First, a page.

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Ruth Bennett on ‘soaring’ whiplash claims

Personal Injury Solicitor Ruth Bennett shares her professional opinion on the latest whiplash claims figures published by the insurance company Aviva

According to the UK’s largest insurer, Aviva, the number of whiplash injury claims made by motorists is expected to top 840,000 this year. This marks an increase of 9% compared with the figure for 2013/2014. In comments made to the BBC, Aviva said that the ‘compensation culture’ of the UK was to blame for the increase, with too many fraudulent or exaggerated claims still being made.


Aviva also proposed further changes to the way claims involving whiplash and other similar injuries are dealt with. This included a reduction in the limitation period, so that these claims must be made within 12 months of the date of the accident and that in order to make claim, the injury symptoms must last for more than 3 months.


Here at Canter Levin & Berg Solicitors, our specialist Road Traffic Accident Solicitors deal with thousands of claims each year made by people who have suffered genuine injuries through no fault of their own in accidents on the road. We spoke to Ruth Bennett, one of our Road Traffic Accident Solicitors, about the latest accident claim statistics, the proposals from Aviva and the continued attacks by insurance companies on genuinely injured accident victims:


“Personal injury claims are made by the injured Claimant not by a Solicitor but innocent injured victims of another’s negligence have the right to legal advice and representation and pursue personal injury claims from the at fault party.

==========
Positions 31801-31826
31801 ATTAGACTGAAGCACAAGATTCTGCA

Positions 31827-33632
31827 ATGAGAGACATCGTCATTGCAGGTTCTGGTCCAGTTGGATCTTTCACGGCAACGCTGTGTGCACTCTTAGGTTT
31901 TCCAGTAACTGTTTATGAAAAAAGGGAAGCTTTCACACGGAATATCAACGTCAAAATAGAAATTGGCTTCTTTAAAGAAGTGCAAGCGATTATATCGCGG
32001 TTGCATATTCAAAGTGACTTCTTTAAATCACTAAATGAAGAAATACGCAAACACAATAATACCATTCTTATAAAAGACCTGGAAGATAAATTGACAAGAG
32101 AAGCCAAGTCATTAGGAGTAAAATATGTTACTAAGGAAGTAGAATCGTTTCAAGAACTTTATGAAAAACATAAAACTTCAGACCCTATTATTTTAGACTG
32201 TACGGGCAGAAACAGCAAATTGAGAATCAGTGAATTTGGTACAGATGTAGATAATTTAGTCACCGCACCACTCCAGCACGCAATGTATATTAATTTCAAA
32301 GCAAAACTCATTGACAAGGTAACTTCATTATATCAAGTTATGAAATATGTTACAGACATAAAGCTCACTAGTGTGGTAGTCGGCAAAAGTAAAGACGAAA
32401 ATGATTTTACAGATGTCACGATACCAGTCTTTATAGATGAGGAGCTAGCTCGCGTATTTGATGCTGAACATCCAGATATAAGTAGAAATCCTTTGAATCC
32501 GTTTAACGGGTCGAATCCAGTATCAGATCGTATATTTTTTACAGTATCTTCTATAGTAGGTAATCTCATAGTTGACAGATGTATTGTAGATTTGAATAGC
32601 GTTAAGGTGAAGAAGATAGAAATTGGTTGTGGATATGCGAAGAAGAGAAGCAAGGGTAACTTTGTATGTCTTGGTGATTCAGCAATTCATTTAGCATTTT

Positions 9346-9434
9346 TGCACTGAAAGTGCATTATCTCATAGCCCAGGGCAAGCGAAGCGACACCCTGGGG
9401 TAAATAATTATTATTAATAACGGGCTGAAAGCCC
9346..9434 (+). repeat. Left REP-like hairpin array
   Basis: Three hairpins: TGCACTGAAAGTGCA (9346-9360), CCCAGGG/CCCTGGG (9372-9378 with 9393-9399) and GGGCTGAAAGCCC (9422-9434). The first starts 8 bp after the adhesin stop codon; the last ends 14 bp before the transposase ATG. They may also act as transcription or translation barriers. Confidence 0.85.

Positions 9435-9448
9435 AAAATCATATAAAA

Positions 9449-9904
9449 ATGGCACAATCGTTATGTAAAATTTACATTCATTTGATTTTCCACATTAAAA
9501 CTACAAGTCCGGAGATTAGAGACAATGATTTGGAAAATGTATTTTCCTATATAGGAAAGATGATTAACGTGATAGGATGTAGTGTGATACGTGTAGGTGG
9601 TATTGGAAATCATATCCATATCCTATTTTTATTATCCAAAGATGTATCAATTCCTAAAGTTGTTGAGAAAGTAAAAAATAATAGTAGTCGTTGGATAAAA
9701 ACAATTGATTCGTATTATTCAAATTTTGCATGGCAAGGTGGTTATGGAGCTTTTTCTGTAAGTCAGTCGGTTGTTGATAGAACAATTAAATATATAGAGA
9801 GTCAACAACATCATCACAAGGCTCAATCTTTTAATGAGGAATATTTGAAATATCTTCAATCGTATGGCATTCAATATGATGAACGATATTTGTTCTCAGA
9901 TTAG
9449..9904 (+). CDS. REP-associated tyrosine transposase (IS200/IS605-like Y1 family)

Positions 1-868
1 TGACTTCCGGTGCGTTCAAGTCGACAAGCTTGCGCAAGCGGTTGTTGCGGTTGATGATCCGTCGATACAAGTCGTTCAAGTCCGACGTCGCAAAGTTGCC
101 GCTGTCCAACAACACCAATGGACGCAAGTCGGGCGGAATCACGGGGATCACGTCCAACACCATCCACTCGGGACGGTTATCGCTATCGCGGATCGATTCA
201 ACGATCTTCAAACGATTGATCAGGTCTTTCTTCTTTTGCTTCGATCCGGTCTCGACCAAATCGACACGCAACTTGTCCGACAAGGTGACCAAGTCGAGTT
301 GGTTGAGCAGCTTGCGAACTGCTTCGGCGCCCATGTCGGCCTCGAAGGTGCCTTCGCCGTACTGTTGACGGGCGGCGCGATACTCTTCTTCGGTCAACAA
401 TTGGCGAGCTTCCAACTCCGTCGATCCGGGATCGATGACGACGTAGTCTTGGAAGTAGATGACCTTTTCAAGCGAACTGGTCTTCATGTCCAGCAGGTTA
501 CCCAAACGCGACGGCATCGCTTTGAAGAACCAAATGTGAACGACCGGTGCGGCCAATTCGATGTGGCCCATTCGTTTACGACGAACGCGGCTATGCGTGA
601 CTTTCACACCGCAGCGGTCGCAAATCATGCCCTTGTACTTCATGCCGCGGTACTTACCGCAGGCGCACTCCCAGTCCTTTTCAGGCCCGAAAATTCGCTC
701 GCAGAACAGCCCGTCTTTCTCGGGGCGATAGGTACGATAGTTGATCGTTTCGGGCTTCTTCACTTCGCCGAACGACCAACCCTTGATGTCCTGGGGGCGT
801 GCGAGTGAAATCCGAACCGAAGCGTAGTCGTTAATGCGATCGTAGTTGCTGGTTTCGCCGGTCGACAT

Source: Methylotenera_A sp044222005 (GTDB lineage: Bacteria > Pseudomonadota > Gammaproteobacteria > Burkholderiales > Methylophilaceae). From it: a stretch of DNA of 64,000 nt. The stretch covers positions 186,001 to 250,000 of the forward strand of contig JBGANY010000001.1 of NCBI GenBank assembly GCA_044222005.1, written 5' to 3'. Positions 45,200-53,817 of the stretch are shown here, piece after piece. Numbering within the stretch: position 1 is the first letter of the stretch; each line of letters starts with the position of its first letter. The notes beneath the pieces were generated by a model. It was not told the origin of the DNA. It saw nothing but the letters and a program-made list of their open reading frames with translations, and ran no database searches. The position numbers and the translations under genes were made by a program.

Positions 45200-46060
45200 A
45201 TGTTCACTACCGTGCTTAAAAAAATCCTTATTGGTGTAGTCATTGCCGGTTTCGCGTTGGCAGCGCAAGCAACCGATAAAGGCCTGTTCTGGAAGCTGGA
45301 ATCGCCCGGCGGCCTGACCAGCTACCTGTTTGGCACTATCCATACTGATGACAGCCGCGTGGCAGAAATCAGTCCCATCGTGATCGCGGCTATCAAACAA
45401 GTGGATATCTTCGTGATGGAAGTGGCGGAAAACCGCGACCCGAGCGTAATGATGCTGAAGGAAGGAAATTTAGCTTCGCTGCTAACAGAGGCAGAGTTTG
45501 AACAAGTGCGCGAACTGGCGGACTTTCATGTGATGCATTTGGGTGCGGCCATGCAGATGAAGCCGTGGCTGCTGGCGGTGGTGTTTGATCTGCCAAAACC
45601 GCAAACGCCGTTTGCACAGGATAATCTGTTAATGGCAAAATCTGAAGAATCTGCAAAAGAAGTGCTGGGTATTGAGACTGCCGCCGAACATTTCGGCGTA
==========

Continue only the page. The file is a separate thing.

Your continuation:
The government has enacted many changes in recent months that have affected the ability of injured accident victims to obtain access to justice - thereby saving insurers like Aviva a great deal of money.

The insurer’s proposals for change are misleading, insurers are already able to offer the injured Claimant treatment; damages are already awarded by reference to a tariff, the Judicial Studies Board Guidelines; and Solicitors firms are no longer able to pay referral fees.

There is a duty of insurance companies to address the issue of a ‘compensation culture’ if they believe it exists, first ensure they are not paying referral fees for personal injury claims and secondly if they believe a claim is fraudulent do not pay it but challenge it in Court. If claims are spurious or have no merits they will fail and no damages or costs will be payable.

The insurance companies state premiums ‘could’ be reduced if changes are made. There has been a raft of changes to the industry in recent years, particularly aimed at reducing the costs for insurance companies but surprisingly the reduction in premiums for consumers never comes and here is another example.”
By Ruth Bennett